Arguably, one of the most difficult parts of self-taping is choosing which take(s) to send to Casting.
Which is the best take? Should I send more than one to show my range? This one has a great beginning but this one has a great moment in the middle, and this one shows I can do an accent but I don’t flub the line in this take, and and and…
You have my sympathy on this. Trying to be objective when you’re staring at yourself on video is neither easy nor pleasant.
There is no science to this, I’m afraid. I can’t give you a fail-proof method to guide you. BUT! There are ways to make the process easier for yourself.
Here are some do’s and don’t’s to assist you in choosing a take:
DO as much character prep as you can before you ever step foot in front of a camera. That way, you’ll know what you’re aiming to accomplish.
DO NOT “work it out” in front of the camera. This is the equivalent to throwing sh*t at the wall and seeing what sticks. You’ll be there forever and end up with too many options. (And you’ll have a very cranky reader.)
DO limit the number of takes you do. I like to say no more than three takes before you watch those to see if you got it (you probably did) or if there’s something missing.
DO NOT stop yourself if you’re really vibing at the end of a take. Start again immediately without futzing with your camera.
DO listen to your body. When things go really right, you FEEL it. Trust that instinct.
DO NOT let your reader/coach/taper pressure you when to stop, when to do another take, or which takes to send. This is YOUR audition. You know this character better than they do. Listen to their feedback and reasoning, but the decision is ultimately yours.
DO trust that you can get it done in one or two takes! You do it ALL THE TIME in live auditions. You can do it for your self-tapes, too. Prep the same way you would if you were going in the room and you’ll get it done quicker and with more clarity.
Ok! Now, you’ve got a take that is really great. But there’s another take that’s pretty good, and another that’s pretty different and shows some range, so…
Should you send more than one take??
You have to follow your gut on this one. If you have a take that you feel great about, given your performance and everything you know about the project/tone/character, then that’s absolutely the one to send.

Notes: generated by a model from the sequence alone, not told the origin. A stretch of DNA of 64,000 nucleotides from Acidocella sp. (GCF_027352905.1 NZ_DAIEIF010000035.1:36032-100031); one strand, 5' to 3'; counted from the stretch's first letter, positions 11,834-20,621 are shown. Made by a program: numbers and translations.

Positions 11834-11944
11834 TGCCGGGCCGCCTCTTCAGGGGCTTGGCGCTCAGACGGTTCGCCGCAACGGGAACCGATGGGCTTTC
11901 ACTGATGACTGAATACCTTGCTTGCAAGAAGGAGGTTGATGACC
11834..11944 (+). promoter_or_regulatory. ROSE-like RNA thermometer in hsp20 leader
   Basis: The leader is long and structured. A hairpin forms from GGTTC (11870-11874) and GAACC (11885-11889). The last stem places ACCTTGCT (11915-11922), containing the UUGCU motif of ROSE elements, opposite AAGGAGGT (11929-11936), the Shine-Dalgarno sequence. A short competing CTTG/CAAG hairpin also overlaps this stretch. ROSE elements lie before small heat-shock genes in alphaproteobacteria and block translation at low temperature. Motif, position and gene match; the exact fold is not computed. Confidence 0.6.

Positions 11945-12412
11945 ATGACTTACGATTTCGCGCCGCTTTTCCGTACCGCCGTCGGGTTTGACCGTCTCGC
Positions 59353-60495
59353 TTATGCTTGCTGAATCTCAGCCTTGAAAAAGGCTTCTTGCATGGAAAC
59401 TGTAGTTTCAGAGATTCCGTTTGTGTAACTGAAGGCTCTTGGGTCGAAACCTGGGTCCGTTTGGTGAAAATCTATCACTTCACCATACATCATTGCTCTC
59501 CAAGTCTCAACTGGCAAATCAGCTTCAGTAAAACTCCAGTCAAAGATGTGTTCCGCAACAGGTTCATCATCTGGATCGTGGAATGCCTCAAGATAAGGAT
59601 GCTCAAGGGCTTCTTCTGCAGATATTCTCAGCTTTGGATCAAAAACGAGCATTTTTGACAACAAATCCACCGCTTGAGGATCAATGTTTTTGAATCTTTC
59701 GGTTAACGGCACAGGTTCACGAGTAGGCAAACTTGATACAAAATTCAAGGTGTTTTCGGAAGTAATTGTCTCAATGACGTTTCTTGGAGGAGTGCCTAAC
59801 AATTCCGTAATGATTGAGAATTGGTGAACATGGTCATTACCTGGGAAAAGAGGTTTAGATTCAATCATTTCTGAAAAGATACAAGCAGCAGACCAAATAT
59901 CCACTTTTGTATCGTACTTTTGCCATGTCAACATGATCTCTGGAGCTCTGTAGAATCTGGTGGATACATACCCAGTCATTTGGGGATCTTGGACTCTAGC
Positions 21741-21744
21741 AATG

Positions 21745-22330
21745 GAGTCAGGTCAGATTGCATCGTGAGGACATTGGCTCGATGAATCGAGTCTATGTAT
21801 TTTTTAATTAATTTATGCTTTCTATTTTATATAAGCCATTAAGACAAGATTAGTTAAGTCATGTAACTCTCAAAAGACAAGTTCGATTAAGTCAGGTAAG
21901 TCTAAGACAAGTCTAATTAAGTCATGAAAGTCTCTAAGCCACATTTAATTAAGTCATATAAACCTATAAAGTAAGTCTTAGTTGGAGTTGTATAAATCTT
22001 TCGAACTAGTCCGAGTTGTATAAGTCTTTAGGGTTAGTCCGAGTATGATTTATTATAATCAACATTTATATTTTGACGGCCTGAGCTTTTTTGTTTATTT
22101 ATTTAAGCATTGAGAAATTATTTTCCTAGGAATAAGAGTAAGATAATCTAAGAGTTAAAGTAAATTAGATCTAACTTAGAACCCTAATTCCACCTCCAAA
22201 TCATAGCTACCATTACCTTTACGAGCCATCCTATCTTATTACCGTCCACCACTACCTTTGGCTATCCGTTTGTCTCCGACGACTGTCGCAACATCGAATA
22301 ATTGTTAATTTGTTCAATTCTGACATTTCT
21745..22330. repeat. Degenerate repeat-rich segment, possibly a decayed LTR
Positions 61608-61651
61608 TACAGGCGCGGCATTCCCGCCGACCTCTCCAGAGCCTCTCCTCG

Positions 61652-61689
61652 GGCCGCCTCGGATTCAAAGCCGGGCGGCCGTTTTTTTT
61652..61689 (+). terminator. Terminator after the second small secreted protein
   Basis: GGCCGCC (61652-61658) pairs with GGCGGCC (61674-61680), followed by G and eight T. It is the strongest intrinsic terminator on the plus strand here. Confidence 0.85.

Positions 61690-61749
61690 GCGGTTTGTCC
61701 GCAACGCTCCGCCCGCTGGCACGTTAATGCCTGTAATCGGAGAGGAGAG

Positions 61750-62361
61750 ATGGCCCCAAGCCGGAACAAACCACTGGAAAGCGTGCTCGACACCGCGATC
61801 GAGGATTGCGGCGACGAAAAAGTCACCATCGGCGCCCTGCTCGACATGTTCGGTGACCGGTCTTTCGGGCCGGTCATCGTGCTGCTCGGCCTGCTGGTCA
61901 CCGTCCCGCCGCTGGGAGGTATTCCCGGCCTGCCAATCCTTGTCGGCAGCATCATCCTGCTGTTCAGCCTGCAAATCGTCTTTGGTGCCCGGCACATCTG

If you are thinking about sending a second take, consider these questions:
- Does it still fit the tone of the piece? The biggest issue we see when actors send a second “different” take is that one take fits what we’re looking for and the second take might as well be for a different project, because the energy is just TOOMUCH. If you’re TRYING to do something different, you’re schmacting. And we can see it from a mile away.
- Have you made choices that are different and interesting but still truthful and that fit within the world? Oftentimes, the second take is a near carbon-copy of the first. To help guide you, think about the things you CAN change vs. the things you CANNOT.
- Is an accent, wardrobe piece or a prop the only thing that’s different? If that’s the only change, we don’t need that take unless we specifically ask for it, which leads me to…
A few reasons Casting may ask you to send multiple takes:
- It’s a small/short scene and we’d like to see what you provide some options on the character/moment.
- Accents. We’d like to see a take WITH an accent and WITHOUT an accent.
- We don’t have the benefit of time, so we’d like you to do the scene with two different sets of directions (as opposed to having you adjust and re-tape later.)
Remember: if you only send one take and Casting wants to see you do something else, we can always ask you to re-tape (pending time.)
We don’t envy you having to make these selects. It’s not easy. But if you’ve done your homework, grounded yourself in the truth of the moment/character and trusted your instincts, you will make the take-choosing process easier.